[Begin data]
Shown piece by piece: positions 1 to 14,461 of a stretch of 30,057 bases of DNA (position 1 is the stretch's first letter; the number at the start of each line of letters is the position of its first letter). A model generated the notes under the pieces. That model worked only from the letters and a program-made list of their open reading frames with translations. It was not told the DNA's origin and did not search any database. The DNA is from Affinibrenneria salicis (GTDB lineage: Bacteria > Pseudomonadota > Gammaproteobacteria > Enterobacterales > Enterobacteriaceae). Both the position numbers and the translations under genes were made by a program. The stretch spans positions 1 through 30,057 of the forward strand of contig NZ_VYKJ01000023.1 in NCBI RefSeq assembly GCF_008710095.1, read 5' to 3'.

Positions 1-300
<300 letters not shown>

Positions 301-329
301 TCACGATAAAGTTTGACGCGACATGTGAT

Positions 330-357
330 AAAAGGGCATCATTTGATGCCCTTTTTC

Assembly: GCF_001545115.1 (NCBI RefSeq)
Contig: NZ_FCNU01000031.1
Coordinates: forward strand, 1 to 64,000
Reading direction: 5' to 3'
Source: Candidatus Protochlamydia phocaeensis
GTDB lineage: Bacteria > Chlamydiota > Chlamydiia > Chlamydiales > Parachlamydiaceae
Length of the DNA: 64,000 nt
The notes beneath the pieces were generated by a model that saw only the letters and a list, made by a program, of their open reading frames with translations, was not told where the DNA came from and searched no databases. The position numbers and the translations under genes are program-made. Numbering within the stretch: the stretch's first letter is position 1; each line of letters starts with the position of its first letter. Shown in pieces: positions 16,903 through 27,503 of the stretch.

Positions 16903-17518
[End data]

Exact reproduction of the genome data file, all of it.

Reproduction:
Shown piece by piece: positions 1 to 14,461 of a stretch of 30,057 bases of DNA (position 1 is the stretch's first letter; the number at the start of each line of letters is the position of its first letter). A model generated the notes under the pieces. That model worked only from the letters and a program-made list of their open reading frames with translations. It was not told the DNA's origin and did not search any database. The DNA is from Affinibrenneria salicis (GTDB lineage: Bacteria > Pseudomonadota > Gammaproteobacteria > Enterobacterales > Enterobacteriaceae). Both the position numbers and the translations under genes were made by a program. The stretch spans positions 1 through 30,057 of the forward strand of contig NZ_VYKJ01000023.1 in NCBI RefSeq assembly GCF_008710095.1, read 5' to 3'.

Positions 1-300
<300 letters not shown>

Positions 301-329
301 TCACGATAAAGTTTGACGCGACATGTGAT

Positions 330-357
330 AAAAGGGCATCATTTGATGCCCTTTTTC

Assembly: GCF_001545115.1 (NCBI RefSeq)
Contig: NZ_FCNU01000031.1
Coordinates: forward strand, 1 to 64,000
Reading direction: 5' to 3'
Source: Candidatus Protochlamydia phocaeensis
GTDB lineage: Bacteria > Chlamydiota > Chlamydiia > Chlamydiales > Parachlamydiaceae
Length of the DNA: 64,000 nt
The notes beneath the pieces were generated by a model that saw only the letters and a list, made by a program, of their open reading frames with translations, was not told where the DNA came from and searched no databases. The position numbers and the translations under genes are program-made. Numbering within the stretch: the stretch's first letter is position 1; each line of letters starts with the position of its first letter. Shown in pieces: positions 16,903 through 27,503 of the stretch.

Positions 16903-17518